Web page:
[Ron's Note: Coach Potato's Fitness Tracker was an app that used to be sold on the T-Mobile Sidekick/Hiptop family of smartphones. Sadly, the device (and the app) are no longer sold.
The genesis of Coach Potato was basically me going to the gym and wanting a way to track my workouts. During development I would go to the gym, do an exercise, then type away with my thumbs entering data with Coach P. If I hit a bug, or wanted some feature that wasn't there, I'd switch over to the Notepad app to jot down what was missing. I didn't ship the app until it was meeting my workout needs...and I hoped it could meet others' needs too.]
Coach Potato’s Fitness Tracker
Coach Potato’s Fitness Tracker is an application for tracking your exercise & workouts. There are some basic terms outlined in the instructions:
- Exercise: A particular activity or motion. Like “Sit Ups” or “Bench Press” or “Kyra’s Yoga Class”.
- Routine: A set of Exercises that you perform as a group. Like “Upper Body”.
- Workout: A Routine performed by you on a specific day. Like “Upper Body on January 20th at 3:00pm”.
Coach Potato’s Fitness Tracker comes with 70+ exercises built in, but you can create your own fairly easily. Here’s the Exercise layout:
[Note: all screenshots have been cropped, to cleanly fit in a device web browser.]
Notice the folder names like “Aerobic” and “Weights”. These are user-customizable.
If we choose “Bench Press”, here’s the screen where we can edit this Exercise:
Notice the “Main Class” and “Sub Class” menus:
Main Class and Sub Class are categories you can set for your Exercises. They help keep things organized, and are totally user-customizable. Note that the Main Class choices shown above match up with the “Aerobic” and “Weights” folder names we saw earlier.
Each Exercise has a type:
The Type determines what sort of data Coach Potato tracks for each exercise. Some exercises, like Bench Press, need weight values, while others, like “Sit Ups”, only need a count. Sometimes you want to record a time for an Exercise, like when you go out for a jog. Other times you want to record a time and a value, like when you run on the treadmill for 20 minutes on level 11.
The numbers in the line labeled “Default” are the values that will be used when you add this Exercise to a Routine or a Workout. In this case, 3 of 10 x 135 (also known as “3 sets of 10 reps of 135 pounds”) will be used.
More lines can be added, if you like to workout using different reps & weight levels:
Here, we’ve decreased the reps and increased the weight with each set.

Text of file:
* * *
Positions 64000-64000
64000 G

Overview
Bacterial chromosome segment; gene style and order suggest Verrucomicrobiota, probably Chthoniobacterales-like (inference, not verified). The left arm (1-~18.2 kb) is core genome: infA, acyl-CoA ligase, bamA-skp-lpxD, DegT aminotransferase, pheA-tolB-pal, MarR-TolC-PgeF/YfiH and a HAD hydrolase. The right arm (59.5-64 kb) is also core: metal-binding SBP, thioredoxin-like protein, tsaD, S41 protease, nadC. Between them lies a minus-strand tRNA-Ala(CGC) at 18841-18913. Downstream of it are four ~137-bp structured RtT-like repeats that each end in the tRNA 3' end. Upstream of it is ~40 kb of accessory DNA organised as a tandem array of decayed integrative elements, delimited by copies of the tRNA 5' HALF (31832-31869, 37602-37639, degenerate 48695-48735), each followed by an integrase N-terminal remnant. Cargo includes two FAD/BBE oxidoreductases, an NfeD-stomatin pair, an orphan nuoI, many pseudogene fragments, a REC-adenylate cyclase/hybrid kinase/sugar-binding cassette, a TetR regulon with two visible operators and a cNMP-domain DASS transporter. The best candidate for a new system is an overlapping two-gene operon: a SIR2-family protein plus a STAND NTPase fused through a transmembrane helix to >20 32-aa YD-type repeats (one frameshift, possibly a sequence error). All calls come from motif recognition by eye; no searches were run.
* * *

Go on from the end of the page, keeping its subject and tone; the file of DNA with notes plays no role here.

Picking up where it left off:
The Notes field can record any info for the Exercise:
Photos can be attached to an Exercise, from the Gallery or from the SD card. So if we’re working with a trainer, we could use the built-in camera to take “start”, “middle”, and “finish” pictures of the trainer performing the Exercise. Or if an exercise on a web site looked good, we could stick the pictures on the SD card and use them for reference while we’re working out.
Routines collect Exercises that you’d like to do as a group. Maybe you normally do the same bunch of Exercises when you go to the gym; you can collect these into a Routine that you can load up when you head in. Here’s a Routine being edited:
Let’s say we want to change “Hamstring Curls” here to “Bench Press”. We can either start typing, or we can click the popup and choose from the list:
Again, notice that the Exercises are grouped in the popup according to their Main Class. We can also sort by Sub Class (“Back”, “Chest”, “Legs”, etc.) if we want.
Now that Bench Press has been chosen, our default Exercise entries are present. If we want to edit these values (maybe this Routine is for a heavy workout, so we want to increase the weight), we can do so. Once we save this Routine, it’s available at any time.
When we head into the gym, we can select “New Workout” and choose the “Normal Gym” Routine that we just created. That brings up the Workout screen:
We enter today’s date & time, then start in on the workout. The little potatoes on the left can be checked off as we complete each Exercise.
The little note icon next to the Exercise name means we’ve got a note attached. Click the left-shoulder button to bring up our note and our recent history for this Exercise:
We can also get a rough graph of our history on this Exercise:
These help us figure out whether we want to increase the weight based on our recent workouts.
Let’s say we’re out of gas today, and we just want to do a light series on Bench Press. We can edit the Bench Press sets down to a set of 10 and a set of 6:
These edits will only take effect for today’s Workout.
If we instead want our changes to take effect for this Routine, we could save it to the Routine:
We can also take notes for today’s Workout:
Once we’re done, we save the Workout and Coach gives a little pep talk:
(Yes, if you have no interest in hearing from Coach, you can disable his pep talks in the Settings)
You can export your Workout data as a text file:
The file will be generated and attached to a new email:
Once you’ve got the data on a PC or Mac, you can import it into a spreadsheet and graph away.
Q: How can I show photos stored on my SD Card?
A: Create a top-level directory called “CoachPotato” on your card. So at the base of your SD Card, you might have a “DCIM” directory and a “CoachPotato” directory.
Place your photos inside the CoachPotato directory. Photos can be in either JPEG or PNG format. Name the photos using the Exercise name and a number. So if you have an Exercise named “Curls”, name your photos “Curls1.jpg”, “Curls2.jpg”, etc. The following file names would work:
The photos will be shown in your exercise starting with #1. Images will be scaled to 228 x 114 to fit on the screen. For faster loading, and to save SD Card space, scale your photos before copying them to the card.
Be sure to unplug the USB cable from your device before checking Coach Potato’s Fitness Tracker for the photos!